Jay C. Brandriet

My fifth grade teacher was Nyla Thompson. She inspired me to write in our elementary school newspaper. As an end of the year reward, we were going to go to her house and have a pizza party. Mrs. Thompson rented “The Goonies” which had recently been released on video cassette.

We enjoyed ourselves as we watched the show during our dinner. The movie ended. The room went from completely silent, to an explosion of cheers. There was probably eight other students there with me. They clearly just had an amazing 114 minutes.

I remember thinking, “It was good. It was an 8. It wasn’t freaking Star Wars.”

I’d probably seen The Goonies three or four times over the years. In my day, it’s considered a classic.

I started being blown away by how many people LOVE The Goonies.

I mean, THEY REALLY LOVE IT. It’s like a right of passage in the cinematic experience. They are protective and defensive of the film. Many of those fans saw it for the first time, through the eyes of a child.

Let’s set ourselves up at the beginning of 2020.

My general opinion was that “The Goonies is the most overrated, Hall of Fame type film of my lifetime.”

It’s an 8 that everyone thinks is a 10.

Now to summer of 2020. They were putting out some old school stuff in the theatres. Though I certainly saw some better choices, my wife wanted to see “The Goonies.” My brother and I had never seen it on the big screen.

I told Emi this was a chance for me to give a fresh, fair, retake.

So I watched it again.


Strong cast. The movie felt pretty big.

The truffle shuffle almost made me crack a smile.

Chunk and Sloth were an awesome combination.

My favorite scene is when the criminals were trying to get Chunk to confess.

With a genuine heart, he tells the truth about everything he had ever done wrong in his short life. He’s balling his eyes out. Jake Fratelli, with his hands gently on Chunk’s shoulder goes, “I’m beginning to like this kid Ma.”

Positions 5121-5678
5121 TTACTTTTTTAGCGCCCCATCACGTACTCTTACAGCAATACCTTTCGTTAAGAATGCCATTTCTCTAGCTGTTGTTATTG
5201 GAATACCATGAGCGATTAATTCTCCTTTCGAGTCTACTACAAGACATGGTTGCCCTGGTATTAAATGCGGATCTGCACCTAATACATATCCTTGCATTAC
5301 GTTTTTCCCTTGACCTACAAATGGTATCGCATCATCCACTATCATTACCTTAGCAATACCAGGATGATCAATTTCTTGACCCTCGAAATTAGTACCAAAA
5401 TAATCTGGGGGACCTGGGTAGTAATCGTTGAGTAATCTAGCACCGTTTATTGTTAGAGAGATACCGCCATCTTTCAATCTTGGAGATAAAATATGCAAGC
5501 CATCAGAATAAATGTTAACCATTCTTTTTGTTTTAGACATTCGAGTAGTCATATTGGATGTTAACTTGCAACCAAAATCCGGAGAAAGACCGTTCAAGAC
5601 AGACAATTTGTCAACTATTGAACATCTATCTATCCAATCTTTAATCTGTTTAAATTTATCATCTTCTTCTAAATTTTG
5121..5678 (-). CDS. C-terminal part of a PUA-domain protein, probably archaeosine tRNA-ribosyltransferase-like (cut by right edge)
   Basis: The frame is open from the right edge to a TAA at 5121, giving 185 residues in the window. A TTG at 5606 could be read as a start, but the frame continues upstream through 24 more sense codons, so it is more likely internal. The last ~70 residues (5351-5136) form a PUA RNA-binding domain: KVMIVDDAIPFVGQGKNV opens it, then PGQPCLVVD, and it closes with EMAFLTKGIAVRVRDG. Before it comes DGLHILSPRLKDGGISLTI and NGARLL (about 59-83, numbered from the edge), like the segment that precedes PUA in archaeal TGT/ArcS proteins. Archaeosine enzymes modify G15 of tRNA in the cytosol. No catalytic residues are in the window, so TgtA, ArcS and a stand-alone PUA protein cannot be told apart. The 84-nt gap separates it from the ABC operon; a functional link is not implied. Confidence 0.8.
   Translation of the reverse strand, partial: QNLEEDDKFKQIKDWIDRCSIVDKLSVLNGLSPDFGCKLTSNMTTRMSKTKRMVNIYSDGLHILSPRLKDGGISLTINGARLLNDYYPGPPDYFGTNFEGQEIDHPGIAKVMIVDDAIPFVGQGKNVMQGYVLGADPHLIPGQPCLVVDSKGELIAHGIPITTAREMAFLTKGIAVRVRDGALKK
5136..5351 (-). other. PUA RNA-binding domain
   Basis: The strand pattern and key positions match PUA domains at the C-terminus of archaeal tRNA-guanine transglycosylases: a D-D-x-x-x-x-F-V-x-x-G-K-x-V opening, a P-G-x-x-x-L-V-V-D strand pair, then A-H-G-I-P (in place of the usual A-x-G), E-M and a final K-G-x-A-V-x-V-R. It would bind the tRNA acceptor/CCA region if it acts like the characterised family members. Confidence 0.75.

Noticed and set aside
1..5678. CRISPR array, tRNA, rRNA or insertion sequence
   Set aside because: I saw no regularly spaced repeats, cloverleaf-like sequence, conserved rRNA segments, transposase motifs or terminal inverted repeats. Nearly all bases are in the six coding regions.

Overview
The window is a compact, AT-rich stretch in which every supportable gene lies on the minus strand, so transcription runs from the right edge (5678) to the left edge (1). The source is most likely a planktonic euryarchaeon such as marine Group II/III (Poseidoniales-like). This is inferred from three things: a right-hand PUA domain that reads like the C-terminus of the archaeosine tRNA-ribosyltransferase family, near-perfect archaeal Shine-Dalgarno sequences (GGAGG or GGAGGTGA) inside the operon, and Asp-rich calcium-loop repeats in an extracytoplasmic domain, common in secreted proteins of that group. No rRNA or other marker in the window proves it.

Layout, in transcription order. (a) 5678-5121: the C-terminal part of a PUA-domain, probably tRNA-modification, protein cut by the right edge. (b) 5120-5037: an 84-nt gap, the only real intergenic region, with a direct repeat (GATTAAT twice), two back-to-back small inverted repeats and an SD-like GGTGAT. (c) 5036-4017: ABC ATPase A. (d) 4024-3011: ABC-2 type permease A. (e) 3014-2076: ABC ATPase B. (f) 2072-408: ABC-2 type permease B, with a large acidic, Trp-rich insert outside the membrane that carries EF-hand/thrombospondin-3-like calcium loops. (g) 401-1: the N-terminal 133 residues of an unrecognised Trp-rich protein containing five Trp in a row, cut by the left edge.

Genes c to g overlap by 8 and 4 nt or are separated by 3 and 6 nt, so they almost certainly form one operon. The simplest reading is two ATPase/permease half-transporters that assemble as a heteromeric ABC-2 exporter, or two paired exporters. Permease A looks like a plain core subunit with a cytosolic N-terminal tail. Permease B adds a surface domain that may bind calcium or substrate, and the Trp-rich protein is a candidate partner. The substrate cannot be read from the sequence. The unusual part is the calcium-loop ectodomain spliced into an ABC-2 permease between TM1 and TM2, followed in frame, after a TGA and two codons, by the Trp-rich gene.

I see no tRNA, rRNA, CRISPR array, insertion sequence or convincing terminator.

You have to appreciate the under ground world they find. The traps, the tunnels and the mystery of what could come next. It’s a bit “Temple of Doom.”

The room where they find the ship is pretty spectacular.

Data? His gadgets and parents? Cute.


The first half hour was slow, and frankly not good.

Corey Feldman saying inappropriate words to the Spanish speaking house keeper? Lame.

Chunk and Sloth were on screen very little.

The Fratelli family got a lot of reps. Should they have?

As they chased the kids through the maze, I’m not sure what kind of music was playing. In my head, I heard zany clown trumpets. I didn’t feel the threat. The burglars from Home Alone put more fear in me.

Sean Astin as our fearless leader? The best thing little Rudy did was take those puffs off his inhaler. I didn’t buy his passion for their goal.

There were a number of movies during this time that were aimed at children, but had adult elements as well. This show can not say the same.


I went that afternoon hoping I had been a little harsh in my opinions.

I left, feeling more justified.

You’ll hate my take on The Goonies.

It’s a great adventure for kids.

It’s a 7.5, that everyone thinks is a 10.

I think you’re all being sentimental.

Jay C. Brandriet

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